New (Rare) Georgia Runoff Polls: Both Races Too Close for Comfort, But Republicans Narrowly Lead

Posted: Dec 17, 2020 10:25 AM

Polling has been scant in Georgia's pair of crucial runoff Senate races, which might be for the best. Pollsters missed the mark badly in a number of major races across the country in the 2020 cycle, including big whiffs in some big-ticket Senate contests. Survey averages underestimated Joni Ernst's victory margin by about five points in Iowa, projected the wrong winner in North Carolina's key battle, and totally butchered the Maine race, where Susan Collins trailed in every single public poll, then won by nearly nine points. Mix in some of the notable margin misfires in the presidential race and the widespread failure of House-level polling, and a picture emerges in which it may make sense for many professionals in this industry to take a step back to reevaluate their methods, rather than pump out more misleading garbage.

On the other hand, there are two critical, high-stakes races underway in one all-important state that will determine control of Congress' upper chamber -- and therefore whether or not Democrats wield full control over Washington, versus divided government. And truth be told, we don't really have a great sense of where these contests stand. When I was down in Georgia for my radio show last week, sources connected to both GOP campaigns were extremely tight-lipped about internal polling, acknowledging that there just isn't much data for observers to work with. Historically speaking, Republicans David Perdue and Kelly Loeffler should be in a somewhat comfortable position to win, but ongoing pot-stirring from President Trump, including amplifying deranged fringe voices calling on the jailing of major GOP officials in the state, is an X-factor. For what it's worth, a rare, fresh survey (see update) out of Georgia shows exceptionally tight tossups:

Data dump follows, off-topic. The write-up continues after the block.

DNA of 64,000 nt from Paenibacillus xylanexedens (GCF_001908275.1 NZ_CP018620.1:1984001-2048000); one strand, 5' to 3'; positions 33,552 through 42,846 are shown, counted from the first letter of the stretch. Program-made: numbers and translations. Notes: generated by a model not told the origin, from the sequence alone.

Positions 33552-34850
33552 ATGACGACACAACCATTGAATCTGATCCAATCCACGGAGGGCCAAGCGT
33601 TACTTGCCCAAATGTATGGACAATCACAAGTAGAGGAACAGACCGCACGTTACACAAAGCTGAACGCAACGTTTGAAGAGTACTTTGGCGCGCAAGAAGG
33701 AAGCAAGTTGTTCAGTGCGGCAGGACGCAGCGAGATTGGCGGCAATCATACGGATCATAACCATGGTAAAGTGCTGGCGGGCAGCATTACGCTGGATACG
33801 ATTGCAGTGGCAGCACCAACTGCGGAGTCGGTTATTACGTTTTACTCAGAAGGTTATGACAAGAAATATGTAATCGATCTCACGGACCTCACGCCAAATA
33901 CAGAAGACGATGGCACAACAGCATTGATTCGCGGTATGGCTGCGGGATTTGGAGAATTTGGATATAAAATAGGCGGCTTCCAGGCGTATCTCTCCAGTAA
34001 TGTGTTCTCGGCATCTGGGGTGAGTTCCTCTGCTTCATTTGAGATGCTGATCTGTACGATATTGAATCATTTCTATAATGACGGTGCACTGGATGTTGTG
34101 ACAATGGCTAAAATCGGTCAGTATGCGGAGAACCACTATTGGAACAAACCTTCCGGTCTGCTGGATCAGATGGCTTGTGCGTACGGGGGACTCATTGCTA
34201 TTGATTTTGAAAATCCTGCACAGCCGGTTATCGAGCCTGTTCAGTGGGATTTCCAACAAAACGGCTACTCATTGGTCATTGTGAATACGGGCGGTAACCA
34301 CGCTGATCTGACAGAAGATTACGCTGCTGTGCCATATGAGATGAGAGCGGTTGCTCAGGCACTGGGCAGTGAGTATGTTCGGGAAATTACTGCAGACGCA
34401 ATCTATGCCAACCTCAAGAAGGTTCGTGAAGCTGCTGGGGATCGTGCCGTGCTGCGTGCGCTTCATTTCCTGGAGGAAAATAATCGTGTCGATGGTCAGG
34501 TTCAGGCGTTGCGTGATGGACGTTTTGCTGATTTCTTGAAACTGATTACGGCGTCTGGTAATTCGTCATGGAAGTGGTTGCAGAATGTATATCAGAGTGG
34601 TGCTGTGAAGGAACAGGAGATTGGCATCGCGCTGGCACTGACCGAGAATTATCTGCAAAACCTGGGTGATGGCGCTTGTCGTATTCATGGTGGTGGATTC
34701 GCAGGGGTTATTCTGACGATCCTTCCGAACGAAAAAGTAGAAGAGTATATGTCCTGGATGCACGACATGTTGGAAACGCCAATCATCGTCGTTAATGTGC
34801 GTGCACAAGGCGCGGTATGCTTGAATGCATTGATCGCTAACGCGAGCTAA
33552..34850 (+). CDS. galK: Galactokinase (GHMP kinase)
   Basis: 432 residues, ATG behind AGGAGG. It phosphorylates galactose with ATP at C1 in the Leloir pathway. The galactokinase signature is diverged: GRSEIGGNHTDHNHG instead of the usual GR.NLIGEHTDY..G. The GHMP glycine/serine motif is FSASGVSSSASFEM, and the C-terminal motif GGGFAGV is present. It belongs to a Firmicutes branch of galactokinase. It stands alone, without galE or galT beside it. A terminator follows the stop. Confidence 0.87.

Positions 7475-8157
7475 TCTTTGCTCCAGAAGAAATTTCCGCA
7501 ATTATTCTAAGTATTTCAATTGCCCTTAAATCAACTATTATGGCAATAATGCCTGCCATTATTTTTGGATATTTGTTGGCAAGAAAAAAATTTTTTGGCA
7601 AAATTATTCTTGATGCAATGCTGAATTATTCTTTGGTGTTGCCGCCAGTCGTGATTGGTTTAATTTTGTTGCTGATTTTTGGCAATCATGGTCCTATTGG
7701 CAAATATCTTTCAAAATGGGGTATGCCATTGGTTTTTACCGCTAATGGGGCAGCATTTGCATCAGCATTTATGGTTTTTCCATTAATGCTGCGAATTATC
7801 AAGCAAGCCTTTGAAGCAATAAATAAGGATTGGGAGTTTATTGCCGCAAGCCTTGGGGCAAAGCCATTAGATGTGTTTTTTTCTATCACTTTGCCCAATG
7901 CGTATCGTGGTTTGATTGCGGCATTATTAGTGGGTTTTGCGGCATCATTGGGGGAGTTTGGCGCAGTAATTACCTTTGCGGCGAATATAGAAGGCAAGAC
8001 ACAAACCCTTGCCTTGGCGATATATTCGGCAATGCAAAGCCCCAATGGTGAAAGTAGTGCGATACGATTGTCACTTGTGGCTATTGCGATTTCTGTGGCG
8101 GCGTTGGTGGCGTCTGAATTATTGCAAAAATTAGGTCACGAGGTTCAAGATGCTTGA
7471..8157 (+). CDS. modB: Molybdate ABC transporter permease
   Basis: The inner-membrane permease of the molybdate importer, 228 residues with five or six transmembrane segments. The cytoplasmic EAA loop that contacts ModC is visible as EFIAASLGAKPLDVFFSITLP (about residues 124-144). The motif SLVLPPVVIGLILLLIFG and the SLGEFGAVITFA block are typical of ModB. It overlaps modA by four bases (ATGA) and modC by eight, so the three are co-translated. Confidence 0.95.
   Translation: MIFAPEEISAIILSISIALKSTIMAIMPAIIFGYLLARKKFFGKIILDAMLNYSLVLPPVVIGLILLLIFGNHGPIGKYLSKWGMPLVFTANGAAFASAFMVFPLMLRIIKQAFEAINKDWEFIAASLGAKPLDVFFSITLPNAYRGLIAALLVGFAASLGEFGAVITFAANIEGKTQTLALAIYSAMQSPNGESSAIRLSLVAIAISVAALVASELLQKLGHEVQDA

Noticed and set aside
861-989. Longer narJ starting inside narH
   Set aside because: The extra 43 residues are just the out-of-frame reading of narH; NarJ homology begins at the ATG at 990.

That's a two-point improvement for Loeffler, and a one-point bump for Perdue, compared to the data drop in this series one month ago. Somewhat encouraging, perhaps, but that's mostly just statistical noise. What it does seem to confirm is what I heard from virtually everyone I spoke to on the ground in the Peach State: Things are very close, and turnout will decide the winners. Plugged-in Georgia radio host and commentator Erick Erickson thinks Team Red has a bit of an advantage, as does Karl Rove. One thing that Democrats have going for them is that unlike the circular firing squad among Republicans (read this missive from the GOP secretary of state blasting back at his party's senators and a pointed retort from the national GOP's Senate arm), Democrats are marching arm in arm. Joe Biden stumped for Jon Ossoff and Raphael Warnock on Tuesday, making the case for unified Democratic governance (via leftist propaganda outlet NowThis):

He wants congressional enablers to work with himself, Kamala Harris, Chuck Schumer and Nancy Pelosi to enact a Democratic agenda and "change America," as Schumer put it. He doesn't want Republicans standing in the way. This is how the Biden-skeptical hardcore progressives view things, too (which is why Bernie Sanders and AOC are all in):

Priority number one is to "disempower" the "evil" Republicans who will stand in the way of unfettered "progress." This is precisely why right-leaning and centrist voters need to set aside the angry sideshows and focus on guaranteeing the checks-and-balances Senate roadblock that Democrats desperately want to avoid. I'll leave you with this somewhat niche issue that may have resonance, especially given data suggesting that a massive majority of Georgians are against this sort of political correctness:

UPDATE - Again, with all the grains of salt, another new poll -- Emerson this time -- shows both Republicans holding identical three-point leads (51/48) over their Democratic challengers in these runoff races.

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